This is the seventieth lesson in author and pastor Mel Lawrenz’ How to Live the Bible series. If you know someone or a group who would like to follow along on this journey through Scripture, they can get more info and sign up to receive these essays via email here.
See Mel Lawrenz’s book, How to Study the Bible: A Practical Guide.
“I will put my law in their minds.” Jeremiah 31:33
The idea of a perfect society is called utopia, a term coined by Sir Thomas More in his fictional book Utopia (1516), which described an island where a community lived with perfect law, justice, and politics. In the late 1700s, a religious group known as the Shakers attempted to form a utopia. They held to common ownership of all property, pacifism, celibacy, and confession of sins. Communism aimed for a utopia. North Korea claims to be a utopia—though living there is more like living in hell.
The word utopia, by the way, literally means no place.
The best kind of human society or community we can hope for on earth is one God forges—a “covenant community.” He calls us to live in the covenant.
Jeremiah 31 describes the best community, one based on the “new covenant.” God makes this happen because we, mankind, are not capable of creating true civilization, much less a utopia.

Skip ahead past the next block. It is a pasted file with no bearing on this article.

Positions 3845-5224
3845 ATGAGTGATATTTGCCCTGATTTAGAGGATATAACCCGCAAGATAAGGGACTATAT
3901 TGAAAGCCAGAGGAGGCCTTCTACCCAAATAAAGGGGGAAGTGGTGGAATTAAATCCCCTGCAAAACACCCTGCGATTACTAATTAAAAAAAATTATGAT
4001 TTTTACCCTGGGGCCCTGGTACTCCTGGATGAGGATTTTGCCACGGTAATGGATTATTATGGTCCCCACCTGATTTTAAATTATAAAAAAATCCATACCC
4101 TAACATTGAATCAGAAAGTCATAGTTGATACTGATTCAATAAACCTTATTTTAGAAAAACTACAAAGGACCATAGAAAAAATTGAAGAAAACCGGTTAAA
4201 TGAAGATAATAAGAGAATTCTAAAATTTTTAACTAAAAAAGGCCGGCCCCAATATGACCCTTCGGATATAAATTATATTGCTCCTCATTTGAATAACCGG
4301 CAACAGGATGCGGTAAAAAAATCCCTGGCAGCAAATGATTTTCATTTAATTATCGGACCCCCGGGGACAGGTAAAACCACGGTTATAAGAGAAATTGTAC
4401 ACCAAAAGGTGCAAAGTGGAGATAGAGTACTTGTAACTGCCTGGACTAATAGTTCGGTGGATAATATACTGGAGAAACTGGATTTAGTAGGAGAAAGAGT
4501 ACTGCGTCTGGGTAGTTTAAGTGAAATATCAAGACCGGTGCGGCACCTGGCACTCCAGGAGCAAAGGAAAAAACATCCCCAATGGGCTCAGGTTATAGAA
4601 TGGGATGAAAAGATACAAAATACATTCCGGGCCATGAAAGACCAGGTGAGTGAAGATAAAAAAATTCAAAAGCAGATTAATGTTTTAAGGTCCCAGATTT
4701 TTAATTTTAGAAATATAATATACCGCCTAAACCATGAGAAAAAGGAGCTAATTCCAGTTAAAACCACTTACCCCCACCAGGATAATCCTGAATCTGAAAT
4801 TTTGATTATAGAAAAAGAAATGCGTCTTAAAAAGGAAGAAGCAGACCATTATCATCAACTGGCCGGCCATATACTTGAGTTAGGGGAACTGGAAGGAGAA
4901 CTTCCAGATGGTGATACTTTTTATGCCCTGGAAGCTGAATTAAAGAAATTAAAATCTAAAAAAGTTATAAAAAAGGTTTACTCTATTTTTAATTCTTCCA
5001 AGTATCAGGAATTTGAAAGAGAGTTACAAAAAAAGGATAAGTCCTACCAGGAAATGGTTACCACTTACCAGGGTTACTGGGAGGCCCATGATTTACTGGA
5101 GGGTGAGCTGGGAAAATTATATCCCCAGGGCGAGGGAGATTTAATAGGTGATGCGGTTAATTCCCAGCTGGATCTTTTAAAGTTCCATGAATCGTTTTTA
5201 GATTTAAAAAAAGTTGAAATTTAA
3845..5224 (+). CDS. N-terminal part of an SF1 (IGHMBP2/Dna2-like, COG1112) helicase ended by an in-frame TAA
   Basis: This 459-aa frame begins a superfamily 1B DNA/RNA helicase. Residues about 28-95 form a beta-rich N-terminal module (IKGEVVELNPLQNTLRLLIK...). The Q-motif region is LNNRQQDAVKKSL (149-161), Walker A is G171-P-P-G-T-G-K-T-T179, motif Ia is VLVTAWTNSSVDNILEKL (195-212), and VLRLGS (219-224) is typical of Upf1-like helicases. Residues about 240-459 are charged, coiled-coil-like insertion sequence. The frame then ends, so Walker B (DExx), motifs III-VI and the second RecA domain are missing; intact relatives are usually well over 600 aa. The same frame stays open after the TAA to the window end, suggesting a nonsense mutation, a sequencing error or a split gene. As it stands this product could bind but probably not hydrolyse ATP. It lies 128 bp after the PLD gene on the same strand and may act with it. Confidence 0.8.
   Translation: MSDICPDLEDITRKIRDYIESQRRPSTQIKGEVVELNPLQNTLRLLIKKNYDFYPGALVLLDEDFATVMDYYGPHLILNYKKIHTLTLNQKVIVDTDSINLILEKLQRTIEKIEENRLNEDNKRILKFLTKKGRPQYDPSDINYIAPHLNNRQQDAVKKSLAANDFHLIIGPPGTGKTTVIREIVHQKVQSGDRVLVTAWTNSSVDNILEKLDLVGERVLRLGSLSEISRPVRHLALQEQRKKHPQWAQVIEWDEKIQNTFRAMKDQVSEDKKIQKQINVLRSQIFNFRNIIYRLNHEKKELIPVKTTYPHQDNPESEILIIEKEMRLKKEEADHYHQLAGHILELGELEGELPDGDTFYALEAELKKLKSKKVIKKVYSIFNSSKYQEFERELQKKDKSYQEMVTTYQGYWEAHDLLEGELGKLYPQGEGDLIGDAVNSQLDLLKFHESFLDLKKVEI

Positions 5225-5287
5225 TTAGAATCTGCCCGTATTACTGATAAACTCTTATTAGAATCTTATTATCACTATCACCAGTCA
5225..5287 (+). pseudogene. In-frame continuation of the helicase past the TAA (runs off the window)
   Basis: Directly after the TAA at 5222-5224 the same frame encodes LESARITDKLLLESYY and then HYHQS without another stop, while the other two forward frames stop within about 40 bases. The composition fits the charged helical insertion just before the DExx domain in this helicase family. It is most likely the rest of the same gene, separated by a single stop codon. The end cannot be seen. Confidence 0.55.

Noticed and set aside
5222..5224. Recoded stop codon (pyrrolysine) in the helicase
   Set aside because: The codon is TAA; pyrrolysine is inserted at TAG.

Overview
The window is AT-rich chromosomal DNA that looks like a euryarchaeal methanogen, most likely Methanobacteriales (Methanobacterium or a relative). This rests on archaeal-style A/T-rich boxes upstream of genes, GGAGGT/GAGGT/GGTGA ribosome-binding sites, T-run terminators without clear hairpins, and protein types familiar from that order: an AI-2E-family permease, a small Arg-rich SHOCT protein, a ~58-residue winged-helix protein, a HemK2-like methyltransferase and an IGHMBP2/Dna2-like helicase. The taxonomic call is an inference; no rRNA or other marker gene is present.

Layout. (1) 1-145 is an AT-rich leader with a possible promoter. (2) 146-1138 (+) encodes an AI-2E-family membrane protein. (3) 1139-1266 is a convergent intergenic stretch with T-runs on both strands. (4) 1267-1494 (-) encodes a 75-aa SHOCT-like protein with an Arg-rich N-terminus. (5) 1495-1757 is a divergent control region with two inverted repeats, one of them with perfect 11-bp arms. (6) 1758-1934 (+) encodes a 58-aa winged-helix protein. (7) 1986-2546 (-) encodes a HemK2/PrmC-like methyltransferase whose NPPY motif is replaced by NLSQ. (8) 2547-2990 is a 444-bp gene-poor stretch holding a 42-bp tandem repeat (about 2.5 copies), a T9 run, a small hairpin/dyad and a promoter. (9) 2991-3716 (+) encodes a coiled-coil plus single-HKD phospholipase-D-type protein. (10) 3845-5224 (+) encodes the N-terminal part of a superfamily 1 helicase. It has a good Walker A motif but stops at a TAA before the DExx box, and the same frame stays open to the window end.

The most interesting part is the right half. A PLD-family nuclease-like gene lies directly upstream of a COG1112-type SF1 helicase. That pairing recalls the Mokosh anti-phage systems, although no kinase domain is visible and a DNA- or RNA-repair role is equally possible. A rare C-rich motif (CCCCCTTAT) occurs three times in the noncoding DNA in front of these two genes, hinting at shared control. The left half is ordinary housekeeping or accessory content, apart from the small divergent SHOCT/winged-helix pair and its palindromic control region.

“The days are coming when I will make a new covenant [with my people].
I will put my law in their minds and write it on their hearts.
I will be their God, and they will be my people.
No longer will they teach their neighbor, or say to one another,
‘Know the LORD,’ because they will all know me,
from the least of them to the greatest,” declares the LORD.
“For I will forgive their wickedness
and will remember their sins no more.” (Jer. 31:31–34)
The best community begins with an internalization of God’s law, written on our hearts. Most people think God makes rules, tells us the rules, and then we’d better follow them—or else. That does not work. After the coming of the Holy Spirit, we can know God’s law internally. We can obey God instinctually. When we do the right thing, it is because it is right and because we want to do it.
“I will be their God, and they will be my people.” God asserts this. He will do it. We cannot create it. God’s love and power make it happen.
“They will all know me, from the least to the greatest,” means that the knowledge of God, and a relationship with God, are available to everyone, not just the priests. All made possible because of God’s total forgiveness.
There is no utopia. But we are called to something better: God’s new covenant community.
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Mel Lawrenz (@MelLawrenz) trains an international network of Christian leaders, ministry pioneers, and thought-leaders. He served as senior pastor of Elmbrook Church in Brookfield, Wisconsin, for ten years and now serves as Elmbrook’s minister at large. He has a PhD in the history of Christian thought and is on the adjunct faculty of Trinity International University. Mel is the author of 18 books, including How to Understand the Bible—A Simple Guide and Spiritual Influence: the Hidden Power Behind Leadership (Zondervan, 2012). See more of Mel’s writing at WordWay.